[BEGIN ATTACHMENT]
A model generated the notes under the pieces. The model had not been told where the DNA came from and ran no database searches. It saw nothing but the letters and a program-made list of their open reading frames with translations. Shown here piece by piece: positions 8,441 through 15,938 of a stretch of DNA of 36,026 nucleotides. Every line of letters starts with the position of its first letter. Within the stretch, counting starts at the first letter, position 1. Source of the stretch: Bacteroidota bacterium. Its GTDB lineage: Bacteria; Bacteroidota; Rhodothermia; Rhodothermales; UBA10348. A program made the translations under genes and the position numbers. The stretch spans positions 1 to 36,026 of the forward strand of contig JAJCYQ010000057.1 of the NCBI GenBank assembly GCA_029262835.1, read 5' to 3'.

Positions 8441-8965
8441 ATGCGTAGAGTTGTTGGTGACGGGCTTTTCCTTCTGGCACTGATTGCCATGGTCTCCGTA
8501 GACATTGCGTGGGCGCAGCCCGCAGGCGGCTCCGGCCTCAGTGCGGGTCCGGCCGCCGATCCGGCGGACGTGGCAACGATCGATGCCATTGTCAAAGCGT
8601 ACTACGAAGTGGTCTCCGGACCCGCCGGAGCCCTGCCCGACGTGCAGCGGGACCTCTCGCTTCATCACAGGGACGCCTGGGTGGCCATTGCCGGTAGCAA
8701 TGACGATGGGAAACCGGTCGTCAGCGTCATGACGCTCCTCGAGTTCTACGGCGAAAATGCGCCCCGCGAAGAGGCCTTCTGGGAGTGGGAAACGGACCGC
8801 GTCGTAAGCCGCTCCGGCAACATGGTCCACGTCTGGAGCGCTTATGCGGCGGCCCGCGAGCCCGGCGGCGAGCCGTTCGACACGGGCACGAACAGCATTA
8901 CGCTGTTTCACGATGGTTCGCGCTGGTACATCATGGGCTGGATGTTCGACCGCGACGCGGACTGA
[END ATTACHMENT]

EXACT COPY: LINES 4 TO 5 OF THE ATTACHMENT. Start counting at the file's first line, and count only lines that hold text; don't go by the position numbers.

8501 GACATTGCGTGGGCGCAGCCCGCAGGCGGCTCCGGCCTCAGTGCGGGTCCGGCCGCCGATCCGGCGGACGTGGCAACGATCGATGCCATTGTCAAAGCGT
8601 ACTACGAAGTGGTCTCCGGACCCGCCGGAGCCCTGCCCGACGTGCAGCGGGACCTCTCGCTTCATCACAGGGACGCCTGGGTGGCCATTGCCGGTAGCAA